Fighting Opioids Prisons (copy)

A nurse at an addiction treatment center in Illinois holds a syringe used for Vivitrol, which is used to prevent relapse in opioid abusers. AP file photo.

A new program will allow some El Paso County inmates addicted to opioids to receive an injection that could help keep them from relapsing once they are back on the street.

The jail’s health care provider, Armor Correctional Health Services, will begin offering a dose of Vivitrol to some inmates during their final month of incarceration. The drug helps people who struggle with addiction by blocking the receptors in the brain that allow them to experience the pleasure of a high from prescription painkillers or heroin.

Once released, the addict will be referred to a local health care provider to continue to get a monthly shot and counseling, with the goal of staying clean.

Vivitrol is used by many in the 4th Judicial District Recovery Court, which offers some felony offenders an alternative to incarceration if they agree to undergo substance abuse treatment for at least two years.

Officials say the program has the potential to help combat an epidemic of opioid dependence and overdoses while reducing recidivism among those who cycle in and out of jail due to addiction-driven crimes.

Of the 560 opioid-related deaths in Colorado in 2017, 92 were in El Paso County.

“Typically, when you get out of custody, one of the first things you want to do as an addict is use,” said Magistrate Daphne Burlingame, who overseas Recovery Court. “This pilot project is, I think, going to be helpful to allow people who are just getting out of jail to have a little help in being able to stay clean, especially in that very difficult first few weeks or months.”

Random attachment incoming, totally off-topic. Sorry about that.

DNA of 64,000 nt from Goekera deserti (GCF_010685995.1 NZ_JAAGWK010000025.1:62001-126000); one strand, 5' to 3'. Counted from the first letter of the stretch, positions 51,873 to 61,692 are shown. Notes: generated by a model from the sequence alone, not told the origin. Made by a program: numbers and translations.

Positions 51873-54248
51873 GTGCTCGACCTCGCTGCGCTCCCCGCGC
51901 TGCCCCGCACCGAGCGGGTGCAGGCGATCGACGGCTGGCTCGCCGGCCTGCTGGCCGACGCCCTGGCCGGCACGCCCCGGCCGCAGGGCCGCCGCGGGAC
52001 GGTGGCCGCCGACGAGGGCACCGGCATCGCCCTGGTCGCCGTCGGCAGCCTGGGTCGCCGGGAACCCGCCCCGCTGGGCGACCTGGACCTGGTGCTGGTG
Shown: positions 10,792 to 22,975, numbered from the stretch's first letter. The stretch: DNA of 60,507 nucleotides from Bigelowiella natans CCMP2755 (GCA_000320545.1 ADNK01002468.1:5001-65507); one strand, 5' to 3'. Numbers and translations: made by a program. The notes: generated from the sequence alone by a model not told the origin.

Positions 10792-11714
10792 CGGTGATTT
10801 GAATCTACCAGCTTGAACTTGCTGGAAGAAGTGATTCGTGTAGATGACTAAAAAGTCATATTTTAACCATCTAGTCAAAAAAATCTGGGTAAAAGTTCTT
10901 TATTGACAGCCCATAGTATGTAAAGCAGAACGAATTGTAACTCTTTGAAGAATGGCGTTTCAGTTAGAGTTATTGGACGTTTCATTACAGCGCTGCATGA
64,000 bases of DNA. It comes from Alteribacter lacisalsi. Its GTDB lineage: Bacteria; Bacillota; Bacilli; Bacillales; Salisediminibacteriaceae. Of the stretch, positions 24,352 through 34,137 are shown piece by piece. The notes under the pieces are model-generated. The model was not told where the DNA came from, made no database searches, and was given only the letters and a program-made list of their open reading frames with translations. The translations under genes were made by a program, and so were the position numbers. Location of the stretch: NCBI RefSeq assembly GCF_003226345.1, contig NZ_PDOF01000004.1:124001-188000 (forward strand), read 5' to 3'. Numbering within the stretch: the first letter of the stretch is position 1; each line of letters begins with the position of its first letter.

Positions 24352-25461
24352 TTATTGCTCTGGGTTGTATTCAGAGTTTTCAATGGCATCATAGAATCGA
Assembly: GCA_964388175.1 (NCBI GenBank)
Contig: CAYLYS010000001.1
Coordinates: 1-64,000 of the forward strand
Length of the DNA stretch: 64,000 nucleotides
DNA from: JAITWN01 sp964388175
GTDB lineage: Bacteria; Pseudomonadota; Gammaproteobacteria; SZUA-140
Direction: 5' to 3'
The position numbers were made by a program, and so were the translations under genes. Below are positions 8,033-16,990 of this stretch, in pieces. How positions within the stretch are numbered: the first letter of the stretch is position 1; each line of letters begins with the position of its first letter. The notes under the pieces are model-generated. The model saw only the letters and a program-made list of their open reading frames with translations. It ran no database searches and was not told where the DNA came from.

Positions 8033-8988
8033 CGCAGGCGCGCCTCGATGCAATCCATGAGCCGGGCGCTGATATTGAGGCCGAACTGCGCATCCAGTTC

Doses of Vivitrol retail for more than $1,000 each. But the drug’s manufacturer, Dublin-based Alkermes, will provide injections to the jail’s health care provider for free, said Vickie Freeman, Armor senior vice president.

Alkermes supplies Vivitrol to hundreds of correctional facilities across the country, including other jails served by Armor.

Many of those who receive their first injection at the jail will not have to pay for follow-up injections, which are covered by Medicaid, Freeman said.

Officials are not sure exactly how many people the program will serve. The screening process for Recovery Court will identify some candidates, and Armor might find other inmates who struggle with opioid addiction and could benefit from the drug, she said.

The Recovery Court has about 180 participants, all of whom have criminal histories that are connected to their drug addiction, Burlingame said. She estimates that about half of those offenders have an opioid addiction.

However, upon their release, those with opioid dependence don’t always choose to use Vivitrol or other drugs that can help them overcome their addiction. Such drugs, which fall under the umbrella of what practitioners refer to as “medication-assisted treatment,” also include buprenorphine and methadone.

There are some downsides to Vivitrol, which critics have dismissed as a Band-Aid that’s not a true cure for addiction.